I think that the resulting Balan Wonderworld and the critical reception it received have a lot to do with what happened. I’m really disappointed that a product I worked on from the start turned out this way.
Thank you Cheesemeister for this translation.
Yuji Naka makes comparisons to his dismissal to the time he worked on Sonic the Hedgehog, where he worked right to the last minute to implement a now-essential mechanic for the series. It seems he believes that had he been allowed to stay on board, he could’ve put that same care and attention to Balan Wonderworld.
Last summer, Naka announced that he left Square Enix at the end of April 2021 and had plans to retire, although the famed game developer did get into the mobile game market. Him leaving Square Enix is likely different from his removal as director of Balan Wonderworld.
Original article: Balan Wonderworld was a pretty big disappointment to many. Fans of Yuji Naka (the director of the platforming flop) and his work on various Sonic titles, Nights into Dreams, and Billy Hatcher and the Giant Egg took one look at the Square Enix-published platform on its announcement and were charmed with the music and visuals. It was evocative of a Dreamcast-era platformer, and we craved it.
Sadly, things didn’t go to plan, and Balan Wonderworld was dubbed the worst Switch game of 2021, but it sounds like a lot more was going on behind the scenes. Today, on Twitter, Yuji Naka revealed that he was in fact removed as the game’s director six months prior to its launch. Many still credited a lot of Balan Wonderworld to Naka, so this is pretty shocking, but the original Sonic the Hedgehog programmer didn’t just leave it at that.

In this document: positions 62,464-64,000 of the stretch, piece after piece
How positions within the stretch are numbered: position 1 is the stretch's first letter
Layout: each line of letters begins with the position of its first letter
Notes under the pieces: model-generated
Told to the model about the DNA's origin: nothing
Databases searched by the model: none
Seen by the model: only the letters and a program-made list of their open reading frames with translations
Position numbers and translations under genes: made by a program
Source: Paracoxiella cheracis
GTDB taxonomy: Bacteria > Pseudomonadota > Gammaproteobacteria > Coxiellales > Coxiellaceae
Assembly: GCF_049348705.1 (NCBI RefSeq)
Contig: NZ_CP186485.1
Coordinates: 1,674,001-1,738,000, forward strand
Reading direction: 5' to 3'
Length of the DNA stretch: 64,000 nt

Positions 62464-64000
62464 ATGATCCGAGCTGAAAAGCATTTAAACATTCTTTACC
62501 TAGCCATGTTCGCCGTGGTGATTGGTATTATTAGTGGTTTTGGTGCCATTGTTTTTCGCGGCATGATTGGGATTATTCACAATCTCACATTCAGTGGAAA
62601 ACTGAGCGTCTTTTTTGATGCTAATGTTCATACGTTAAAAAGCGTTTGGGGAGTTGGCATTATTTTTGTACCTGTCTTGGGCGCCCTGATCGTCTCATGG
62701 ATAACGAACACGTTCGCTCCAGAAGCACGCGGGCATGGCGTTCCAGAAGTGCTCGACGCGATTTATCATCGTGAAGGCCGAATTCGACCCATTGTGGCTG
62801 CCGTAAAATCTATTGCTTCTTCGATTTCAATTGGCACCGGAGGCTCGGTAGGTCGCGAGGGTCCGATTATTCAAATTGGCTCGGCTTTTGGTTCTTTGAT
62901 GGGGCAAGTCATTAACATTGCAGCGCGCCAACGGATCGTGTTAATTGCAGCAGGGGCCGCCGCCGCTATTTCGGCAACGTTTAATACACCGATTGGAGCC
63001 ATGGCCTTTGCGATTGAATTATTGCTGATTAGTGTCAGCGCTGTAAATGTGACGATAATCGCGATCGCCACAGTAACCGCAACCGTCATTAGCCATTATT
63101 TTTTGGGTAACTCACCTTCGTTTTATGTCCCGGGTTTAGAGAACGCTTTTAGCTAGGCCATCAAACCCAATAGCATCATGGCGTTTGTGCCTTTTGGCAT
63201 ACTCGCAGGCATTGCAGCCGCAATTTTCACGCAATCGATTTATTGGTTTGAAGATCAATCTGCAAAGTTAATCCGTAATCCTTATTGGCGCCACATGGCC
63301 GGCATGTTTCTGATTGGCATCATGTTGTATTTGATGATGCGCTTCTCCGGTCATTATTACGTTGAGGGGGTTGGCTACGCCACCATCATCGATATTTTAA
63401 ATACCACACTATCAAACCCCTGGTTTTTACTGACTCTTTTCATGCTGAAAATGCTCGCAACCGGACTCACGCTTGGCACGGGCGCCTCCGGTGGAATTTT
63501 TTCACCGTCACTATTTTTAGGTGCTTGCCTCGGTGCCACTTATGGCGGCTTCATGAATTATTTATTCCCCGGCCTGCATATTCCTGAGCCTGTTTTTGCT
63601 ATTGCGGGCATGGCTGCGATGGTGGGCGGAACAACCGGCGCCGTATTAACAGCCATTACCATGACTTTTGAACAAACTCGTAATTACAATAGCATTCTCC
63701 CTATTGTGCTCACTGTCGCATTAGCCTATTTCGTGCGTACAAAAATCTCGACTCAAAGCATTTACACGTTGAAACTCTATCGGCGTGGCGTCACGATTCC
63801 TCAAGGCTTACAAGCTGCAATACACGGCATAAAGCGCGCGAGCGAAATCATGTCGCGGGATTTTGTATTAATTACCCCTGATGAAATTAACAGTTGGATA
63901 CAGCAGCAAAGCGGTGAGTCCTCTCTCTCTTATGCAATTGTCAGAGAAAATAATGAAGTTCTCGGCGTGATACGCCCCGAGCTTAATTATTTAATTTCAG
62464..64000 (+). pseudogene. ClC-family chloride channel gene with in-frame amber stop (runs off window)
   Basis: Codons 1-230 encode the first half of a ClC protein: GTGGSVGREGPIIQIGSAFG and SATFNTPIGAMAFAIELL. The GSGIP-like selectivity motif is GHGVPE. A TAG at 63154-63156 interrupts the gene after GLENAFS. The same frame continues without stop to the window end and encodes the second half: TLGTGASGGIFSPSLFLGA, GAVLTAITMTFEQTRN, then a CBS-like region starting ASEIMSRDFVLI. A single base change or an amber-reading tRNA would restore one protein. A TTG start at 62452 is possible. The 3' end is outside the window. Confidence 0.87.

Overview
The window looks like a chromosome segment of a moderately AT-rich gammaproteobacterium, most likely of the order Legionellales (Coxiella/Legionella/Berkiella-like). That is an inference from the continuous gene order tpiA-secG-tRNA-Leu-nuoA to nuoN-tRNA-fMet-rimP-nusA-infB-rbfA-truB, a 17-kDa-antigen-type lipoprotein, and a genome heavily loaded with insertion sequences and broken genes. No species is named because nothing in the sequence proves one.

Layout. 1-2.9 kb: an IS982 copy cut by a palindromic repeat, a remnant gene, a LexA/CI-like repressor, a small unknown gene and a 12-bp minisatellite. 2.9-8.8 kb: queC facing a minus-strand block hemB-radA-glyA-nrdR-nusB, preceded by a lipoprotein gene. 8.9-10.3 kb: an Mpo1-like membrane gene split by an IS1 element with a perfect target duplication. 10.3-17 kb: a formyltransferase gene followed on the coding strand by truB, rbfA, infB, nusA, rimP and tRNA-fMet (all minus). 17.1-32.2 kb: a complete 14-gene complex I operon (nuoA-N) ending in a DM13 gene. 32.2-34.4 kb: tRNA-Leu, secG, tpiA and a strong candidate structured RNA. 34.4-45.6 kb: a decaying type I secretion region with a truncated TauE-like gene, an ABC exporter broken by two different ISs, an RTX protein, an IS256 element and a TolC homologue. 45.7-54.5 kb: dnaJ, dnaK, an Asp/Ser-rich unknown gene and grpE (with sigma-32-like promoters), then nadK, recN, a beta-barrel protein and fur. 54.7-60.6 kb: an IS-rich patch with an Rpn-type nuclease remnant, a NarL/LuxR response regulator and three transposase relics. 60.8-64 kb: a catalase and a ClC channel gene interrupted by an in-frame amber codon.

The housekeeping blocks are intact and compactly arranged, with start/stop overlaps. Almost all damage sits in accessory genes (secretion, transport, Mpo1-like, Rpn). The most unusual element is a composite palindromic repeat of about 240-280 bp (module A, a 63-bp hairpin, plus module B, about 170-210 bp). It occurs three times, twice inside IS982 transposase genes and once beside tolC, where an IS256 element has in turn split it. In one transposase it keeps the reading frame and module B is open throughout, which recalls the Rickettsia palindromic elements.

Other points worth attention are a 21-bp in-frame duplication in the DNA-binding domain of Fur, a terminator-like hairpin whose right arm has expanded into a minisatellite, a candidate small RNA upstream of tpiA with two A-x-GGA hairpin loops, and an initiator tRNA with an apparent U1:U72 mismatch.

Naka filed a lawsuit against Square Enix, which is now over, but in a Twitter thread, he covers how unhappy he was with many of the decisions both Square Enix and co-developer Arzest made. Naka knew that the game was unfinished and needed more work, and he wanted to help with that, but Square Enix’s removal of him meant he couldn’t.
Right now, we only have a machine translation via Nibel and DeepL on what Yuji Naka has to say, but even so, it’s clear that his thoughts are scathing on the matter:
Naka is deeply apologetic to fans who picked up the game throughout his thread while being particularly pointed towards Square Enix:
I think Square Enix is not taking good care of their game fans as retweeting, liking, etc. was also banned on social networking sites. There were many comments and very nice illustrations of Balan Wonderworld, and I am very sorry that I could not do anything about it.
It sounds like Yuji Naka was looking to give the fans what they wanted, and because he was removed as director, he couldn’t do anything about that. His closing statement summarises this sentiment perfectly:
For me, it is a real shame that you have released your unfinished work “Balan Wonderworld” to the world. I wanted to release it to the world as an action game in a proper form considering various things. I think Square Enix and Arzest are companies that do not care about games and game fans.
Square Enix or Arzest have not responded to these claims at the time of writing this, but given Balan Wonderworld’s poor reception — including our own 3 out of 10 review — it’s easy to understand Naka’s frustration. It sounds like now might be a good time to reread our own retrospective defence given this context:
If we find out anything more about the situation, we’ll let you know.